A source of concern for many Americans these days in the wake of our recent July 4th Independence Day is the furor and passion with which Party politics has been conducted of late. Emotions and tensions are running higher than I’ve ever seen them before, and I was around for the 1960’s. Conflict was extreme then. But things seems even worse today.
For me in the years between then and now, a profound memory of conflict is found in the countless hours I worked professionally in marital counseling, listening to the painful arguments between couples who were at wits end with each other. There the challenge would often be to reframe the problem into one that was actually solvable. Solutions in search of the wrong problem all along lend themselves to, well, failure to solve anything. Applies to marriages. Applies to nations. Wherever people unite, there is potential for disunity and furor and passion and unresolved conflicts.
I won’t pretend to have a simple handle on America’s pain today, or on our furor and passion. But I do have to wonder if maybe it isn’t at least somewhat related to how we all define the term, “freedom.”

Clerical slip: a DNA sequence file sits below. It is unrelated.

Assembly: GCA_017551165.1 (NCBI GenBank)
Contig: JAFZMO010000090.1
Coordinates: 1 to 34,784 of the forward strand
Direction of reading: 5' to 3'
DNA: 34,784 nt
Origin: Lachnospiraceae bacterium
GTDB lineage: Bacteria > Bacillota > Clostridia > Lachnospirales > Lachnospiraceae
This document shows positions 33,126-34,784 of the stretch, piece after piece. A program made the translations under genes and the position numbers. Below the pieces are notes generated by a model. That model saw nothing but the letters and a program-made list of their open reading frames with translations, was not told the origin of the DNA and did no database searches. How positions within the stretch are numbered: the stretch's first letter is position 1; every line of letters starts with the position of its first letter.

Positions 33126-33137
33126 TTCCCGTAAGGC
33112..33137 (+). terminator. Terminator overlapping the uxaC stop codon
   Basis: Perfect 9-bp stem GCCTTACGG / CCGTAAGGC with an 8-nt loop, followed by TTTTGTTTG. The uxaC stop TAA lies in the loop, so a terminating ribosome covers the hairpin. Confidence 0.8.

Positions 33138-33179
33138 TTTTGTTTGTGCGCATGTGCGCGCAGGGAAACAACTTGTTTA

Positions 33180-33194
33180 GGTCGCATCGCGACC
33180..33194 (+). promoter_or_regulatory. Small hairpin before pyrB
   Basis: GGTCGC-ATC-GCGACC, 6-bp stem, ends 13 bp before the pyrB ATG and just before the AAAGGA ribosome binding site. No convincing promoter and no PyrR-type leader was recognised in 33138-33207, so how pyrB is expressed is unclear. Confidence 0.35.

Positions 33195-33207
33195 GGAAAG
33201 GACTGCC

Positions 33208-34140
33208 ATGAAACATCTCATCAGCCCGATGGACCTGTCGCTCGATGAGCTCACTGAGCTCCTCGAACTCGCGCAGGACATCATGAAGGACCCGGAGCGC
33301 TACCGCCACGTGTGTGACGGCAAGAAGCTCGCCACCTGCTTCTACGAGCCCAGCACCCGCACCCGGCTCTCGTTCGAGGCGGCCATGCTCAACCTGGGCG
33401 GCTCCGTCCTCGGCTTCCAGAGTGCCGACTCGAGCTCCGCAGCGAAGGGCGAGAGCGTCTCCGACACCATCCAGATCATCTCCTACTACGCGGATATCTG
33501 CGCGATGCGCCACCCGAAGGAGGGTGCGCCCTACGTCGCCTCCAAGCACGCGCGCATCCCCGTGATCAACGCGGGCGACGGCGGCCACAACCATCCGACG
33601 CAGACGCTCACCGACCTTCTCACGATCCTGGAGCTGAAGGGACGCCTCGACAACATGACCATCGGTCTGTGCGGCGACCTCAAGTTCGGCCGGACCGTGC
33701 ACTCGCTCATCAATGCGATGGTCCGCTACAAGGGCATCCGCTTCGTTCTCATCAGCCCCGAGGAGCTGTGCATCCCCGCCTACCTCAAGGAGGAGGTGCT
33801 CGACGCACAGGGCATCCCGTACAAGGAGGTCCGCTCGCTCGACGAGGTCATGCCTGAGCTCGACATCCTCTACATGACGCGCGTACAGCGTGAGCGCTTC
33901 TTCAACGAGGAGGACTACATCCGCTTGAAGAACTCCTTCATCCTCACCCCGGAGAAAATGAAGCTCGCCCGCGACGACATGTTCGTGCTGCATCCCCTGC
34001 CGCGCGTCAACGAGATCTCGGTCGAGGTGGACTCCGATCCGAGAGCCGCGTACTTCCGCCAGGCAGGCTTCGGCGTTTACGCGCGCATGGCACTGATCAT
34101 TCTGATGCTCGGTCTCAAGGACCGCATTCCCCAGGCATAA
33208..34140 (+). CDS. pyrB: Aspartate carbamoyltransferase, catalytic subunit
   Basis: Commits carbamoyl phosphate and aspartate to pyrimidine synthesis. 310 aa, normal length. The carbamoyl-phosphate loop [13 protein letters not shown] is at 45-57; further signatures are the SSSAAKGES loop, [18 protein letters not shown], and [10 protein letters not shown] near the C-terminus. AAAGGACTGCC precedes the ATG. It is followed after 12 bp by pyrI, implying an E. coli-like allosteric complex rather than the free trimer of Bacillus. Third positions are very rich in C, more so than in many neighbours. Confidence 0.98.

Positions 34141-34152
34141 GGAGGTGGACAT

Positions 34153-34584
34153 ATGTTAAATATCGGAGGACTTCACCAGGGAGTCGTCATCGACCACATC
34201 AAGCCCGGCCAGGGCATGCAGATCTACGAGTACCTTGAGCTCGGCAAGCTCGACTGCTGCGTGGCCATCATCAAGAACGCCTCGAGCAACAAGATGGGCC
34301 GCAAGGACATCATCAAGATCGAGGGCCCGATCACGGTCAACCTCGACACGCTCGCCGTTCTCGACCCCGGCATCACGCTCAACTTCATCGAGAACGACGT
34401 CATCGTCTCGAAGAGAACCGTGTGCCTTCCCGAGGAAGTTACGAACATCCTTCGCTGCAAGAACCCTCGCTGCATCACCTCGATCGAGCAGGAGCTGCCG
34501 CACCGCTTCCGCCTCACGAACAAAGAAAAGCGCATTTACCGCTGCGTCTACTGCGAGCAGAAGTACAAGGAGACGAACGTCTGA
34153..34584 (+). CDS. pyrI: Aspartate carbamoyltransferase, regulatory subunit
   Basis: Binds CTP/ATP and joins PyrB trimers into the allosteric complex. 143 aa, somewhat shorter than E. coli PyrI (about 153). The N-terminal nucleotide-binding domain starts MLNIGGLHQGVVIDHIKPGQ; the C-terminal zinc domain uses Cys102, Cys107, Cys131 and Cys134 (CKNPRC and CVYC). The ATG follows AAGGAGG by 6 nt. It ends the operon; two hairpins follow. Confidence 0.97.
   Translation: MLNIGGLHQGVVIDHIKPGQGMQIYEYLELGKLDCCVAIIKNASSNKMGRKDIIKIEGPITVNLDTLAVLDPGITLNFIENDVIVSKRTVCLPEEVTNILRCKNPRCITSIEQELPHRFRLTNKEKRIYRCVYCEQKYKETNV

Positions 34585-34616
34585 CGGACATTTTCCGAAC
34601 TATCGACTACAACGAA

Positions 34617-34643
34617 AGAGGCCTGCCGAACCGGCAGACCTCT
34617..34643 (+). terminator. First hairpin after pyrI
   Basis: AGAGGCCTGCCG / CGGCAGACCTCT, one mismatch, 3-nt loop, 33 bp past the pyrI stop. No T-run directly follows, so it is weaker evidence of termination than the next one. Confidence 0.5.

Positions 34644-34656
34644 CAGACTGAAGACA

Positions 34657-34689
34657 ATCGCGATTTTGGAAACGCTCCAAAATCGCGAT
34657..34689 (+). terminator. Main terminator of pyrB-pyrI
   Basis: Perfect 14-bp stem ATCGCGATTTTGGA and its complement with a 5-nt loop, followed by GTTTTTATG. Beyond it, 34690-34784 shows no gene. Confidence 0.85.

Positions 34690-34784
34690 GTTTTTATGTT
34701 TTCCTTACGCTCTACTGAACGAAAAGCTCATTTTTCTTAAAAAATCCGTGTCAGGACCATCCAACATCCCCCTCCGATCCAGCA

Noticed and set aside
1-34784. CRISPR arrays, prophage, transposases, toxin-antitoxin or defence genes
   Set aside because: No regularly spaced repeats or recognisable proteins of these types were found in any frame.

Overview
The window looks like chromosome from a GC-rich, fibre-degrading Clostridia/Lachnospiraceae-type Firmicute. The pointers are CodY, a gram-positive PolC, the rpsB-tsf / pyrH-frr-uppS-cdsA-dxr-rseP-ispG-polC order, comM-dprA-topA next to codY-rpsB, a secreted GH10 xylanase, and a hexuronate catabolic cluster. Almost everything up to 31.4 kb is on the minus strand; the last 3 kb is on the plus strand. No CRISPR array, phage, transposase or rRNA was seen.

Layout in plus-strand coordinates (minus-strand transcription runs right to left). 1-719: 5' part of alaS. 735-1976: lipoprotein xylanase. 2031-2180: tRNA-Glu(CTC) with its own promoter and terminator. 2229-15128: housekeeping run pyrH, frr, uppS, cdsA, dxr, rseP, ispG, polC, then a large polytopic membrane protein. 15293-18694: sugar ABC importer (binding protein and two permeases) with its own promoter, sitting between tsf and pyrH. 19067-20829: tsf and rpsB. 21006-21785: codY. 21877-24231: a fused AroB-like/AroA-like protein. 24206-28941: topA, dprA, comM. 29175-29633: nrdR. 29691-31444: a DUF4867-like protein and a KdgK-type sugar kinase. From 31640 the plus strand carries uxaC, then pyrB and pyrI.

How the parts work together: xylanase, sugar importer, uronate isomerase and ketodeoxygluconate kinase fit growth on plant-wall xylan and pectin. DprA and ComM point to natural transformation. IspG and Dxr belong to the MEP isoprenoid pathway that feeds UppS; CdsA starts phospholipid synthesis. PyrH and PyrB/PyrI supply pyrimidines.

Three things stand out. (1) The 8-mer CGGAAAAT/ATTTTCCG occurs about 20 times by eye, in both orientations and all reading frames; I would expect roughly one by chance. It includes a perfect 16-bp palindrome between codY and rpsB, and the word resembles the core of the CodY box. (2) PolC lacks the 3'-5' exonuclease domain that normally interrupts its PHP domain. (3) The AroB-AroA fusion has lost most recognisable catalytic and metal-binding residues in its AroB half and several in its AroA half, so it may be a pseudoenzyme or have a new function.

How do you define it?
What does freedom mean to you?
If I’m accurately hearing those who wave their flags most proudly these days, I hear folks on the right defending a very different freedom than those on the left are defending. Both are ardent in their defenses. Both are adamant that we remain free as a nation. Yet, the average Democrat might have in mind our institutions of “free election” while the average Republican has in mind our institutions of “free enterprise.” Said differently, our Democrats who defend our flag are thinking of our democracy. Our Republicans doing so are thinking of our capitalism. Same flag. Same defensiveness. But very different freedoms.
The uniting of states may well come about if we can figure out how to unite our freedoms and achieve something called “democratic capitalism,” a free enterprise system that is accountable to the majority of all Americans, whether privileged or marginalized in background and circumstance. Or protects the rights of our “others” (those Christ called “neighbor”) as equal to our “own.” Or calls forth both the same individual as well as social responsibilities on everyone’s part. But the tricky part, if you ask me, will be coming to terms with the term itself.
What does it mean? Can we work together to defend the same thing? And if we’re not now defending both free and fair elections AND free enterprise, then can we at least agree to try doing both as an experiment to see what might happen?
Old marriage counselors don’t always succeed, but they never die. They just keep looking for problems that actually are solvable for a change. And trying to offer hope for a better future than present relationship.
Something tells me we Americans can do a better job of uniting to defend our "different" freedoms.